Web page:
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Wednesday, August 25, 2010

Secure in Freedom

Language is indispensable to civilization. But because we rely on language so heavily—because it is our chief means of communicating with each other as well as a tool for forming and storing our thoughts—if used carelessly it can misshape our thoughts.

Careless language (or, even worse, verbal legerdemain) often turns words or phrases with positive connotations into Trojan horses that sneak mistaken, vague, or confusing notions into our thought processes.

A familiar example is the word “fair.” By definition, “fair” denotes something desirable. So by attaching the word to any noun or verb, a speaker anoints the thing as something good. The speaker is subtly instructing the listener simply to accept without question that the thing described by the word is good. A careless listener, then, is at high risk of accepting a conclusion that, with careful thought or without having heard the word “fair,” he might not accept.

Consider the frequently heard phrase “fair wage.” If Sen. Jones explains his support for raising the legislated minimum wage, he’s sure to insist that his goal is for low-skilled workers to receive a “fair wage.” Scholars seeking to explain the consequences of minimum-wage legislation objectively then have to overcome the emotional bias that the word “fair” smuggles into the conversation.

Another example is the phrase “secure our borders.” Opponents of open immigration frequently allege that illegal immigrants are proof that America’s borders aren’t “secure” and that those of us who wish to abolish numerical limits on immigration are insensitive to the need for government to “secure our borders.”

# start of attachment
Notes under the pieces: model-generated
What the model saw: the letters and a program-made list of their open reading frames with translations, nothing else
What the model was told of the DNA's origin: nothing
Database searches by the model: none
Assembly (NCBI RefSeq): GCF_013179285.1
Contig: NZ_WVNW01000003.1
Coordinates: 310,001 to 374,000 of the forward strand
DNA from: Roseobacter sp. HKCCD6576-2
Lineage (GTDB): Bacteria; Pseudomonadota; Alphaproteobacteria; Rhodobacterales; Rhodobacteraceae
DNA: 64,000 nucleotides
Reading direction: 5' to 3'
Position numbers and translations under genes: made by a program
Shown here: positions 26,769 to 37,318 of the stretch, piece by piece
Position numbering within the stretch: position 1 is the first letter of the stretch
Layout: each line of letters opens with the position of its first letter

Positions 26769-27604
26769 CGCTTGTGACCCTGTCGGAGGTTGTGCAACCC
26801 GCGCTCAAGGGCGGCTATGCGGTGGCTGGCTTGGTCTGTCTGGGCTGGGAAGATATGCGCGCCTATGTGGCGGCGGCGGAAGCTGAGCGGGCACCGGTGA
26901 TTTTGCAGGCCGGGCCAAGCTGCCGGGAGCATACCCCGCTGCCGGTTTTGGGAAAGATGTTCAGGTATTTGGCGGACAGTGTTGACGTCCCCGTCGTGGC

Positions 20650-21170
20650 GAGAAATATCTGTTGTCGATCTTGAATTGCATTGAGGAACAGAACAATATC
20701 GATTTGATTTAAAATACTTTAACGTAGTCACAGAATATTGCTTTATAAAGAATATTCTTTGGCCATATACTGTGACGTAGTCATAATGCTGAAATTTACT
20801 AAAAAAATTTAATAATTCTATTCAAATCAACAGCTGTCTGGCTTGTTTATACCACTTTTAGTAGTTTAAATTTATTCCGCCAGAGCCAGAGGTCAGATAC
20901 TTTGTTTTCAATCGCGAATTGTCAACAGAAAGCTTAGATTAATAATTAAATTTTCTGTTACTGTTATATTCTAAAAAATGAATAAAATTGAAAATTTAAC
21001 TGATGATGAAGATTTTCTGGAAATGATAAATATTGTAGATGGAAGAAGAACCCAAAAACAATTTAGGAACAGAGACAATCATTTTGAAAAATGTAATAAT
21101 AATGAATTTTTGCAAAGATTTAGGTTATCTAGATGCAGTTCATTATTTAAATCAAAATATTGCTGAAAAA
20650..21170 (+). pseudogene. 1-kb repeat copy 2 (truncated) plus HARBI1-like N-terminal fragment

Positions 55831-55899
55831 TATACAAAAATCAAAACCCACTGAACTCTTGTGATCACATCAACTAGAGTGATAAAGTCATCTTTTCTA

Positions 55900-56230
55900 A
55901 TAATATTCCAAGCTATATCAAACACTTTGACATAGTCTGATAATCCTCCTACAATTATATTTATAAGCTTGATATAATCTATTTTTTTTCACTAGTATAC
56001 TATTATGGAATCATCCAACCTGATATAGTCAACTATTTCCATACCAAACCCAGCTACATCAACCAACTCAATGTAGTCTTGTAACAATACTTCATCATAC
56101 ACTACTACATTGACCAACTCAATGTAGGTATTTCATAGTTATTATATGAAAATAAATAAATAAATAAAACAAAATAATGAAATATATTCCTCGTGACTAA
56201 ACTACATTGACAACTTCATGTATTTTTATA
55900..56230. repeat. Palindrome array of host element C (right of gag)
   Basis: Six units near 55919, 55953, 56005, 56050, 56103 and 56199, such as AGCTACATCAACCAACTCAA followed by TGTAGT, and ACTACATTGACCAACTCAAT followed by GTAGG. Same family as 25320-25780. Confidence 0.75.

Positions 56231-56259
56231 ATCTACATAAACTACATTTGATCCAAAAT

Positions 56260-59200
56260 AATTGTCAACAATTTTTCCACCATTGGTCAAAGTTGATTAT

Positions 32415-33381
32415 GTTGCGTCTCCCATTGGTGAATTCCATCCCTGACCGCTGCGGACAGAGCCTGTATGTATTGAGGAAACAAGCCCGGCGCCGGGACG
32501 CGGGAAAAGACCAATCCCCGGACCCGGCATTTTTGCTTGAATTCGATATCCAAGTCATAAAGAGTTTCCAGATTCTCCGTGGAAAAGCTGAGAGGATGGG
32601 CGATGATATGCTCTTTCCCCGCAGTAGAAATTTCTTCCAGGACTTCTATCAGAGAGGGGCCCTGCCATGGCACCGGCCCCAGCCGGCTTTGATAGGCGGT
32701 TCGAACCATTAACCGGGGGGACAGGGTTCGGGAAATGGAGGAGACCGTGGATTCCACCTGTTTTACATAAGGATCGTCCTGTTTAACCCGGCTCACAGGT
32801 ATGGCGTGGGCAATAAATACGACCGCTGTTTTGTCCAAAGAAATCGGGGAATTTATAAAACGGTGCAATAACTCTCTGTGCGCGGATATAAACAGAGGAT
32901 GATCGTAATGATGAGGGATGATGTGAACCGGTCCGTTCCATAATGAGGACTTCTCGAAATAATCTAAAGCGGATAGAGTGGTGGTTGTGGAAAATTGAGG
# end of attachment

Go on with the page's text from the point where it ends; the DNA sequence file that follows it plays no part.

Such allegations, however, sneak in so many implicit presumptions that rational discussion becomes quite difficult.

The very phrase “insecure borders” conjures an image of government failing at its most fundamental responsibility—namely, protecting citizens from invading marauders. People see in their minds’ eyes an America increasingly at risk of being conquered by foreigners, leaving Americans at the mercy of invading rapists, plunderers, and murderers.

Immigrants, however, aren’t invaders, much less warriors in a conquering army.

Reasonable people can disagree over what kinds of national-security protections should exist on America’s borders and what sorts of screening of would-be immigrants should be done to reduce the risks of terrorist attacks on American soil. But it is not reasonable to imply that immigration is chiefly, or even mostly, an issue of national security. Unfortunately, such an unreasonable implication is precisely what people who frame immigration as a matter of border security sneak into the discussion.

For perspective, ask if America’s borders were insecure until 1921 when, with the Emergency Quota Act, Uncle Sam first began seriously to restrict the number of immigrants allowed into the United States. Were Americans, until just 90 years ago, living in peril of their lives and livelihoods because U.S. borders were “insecure”?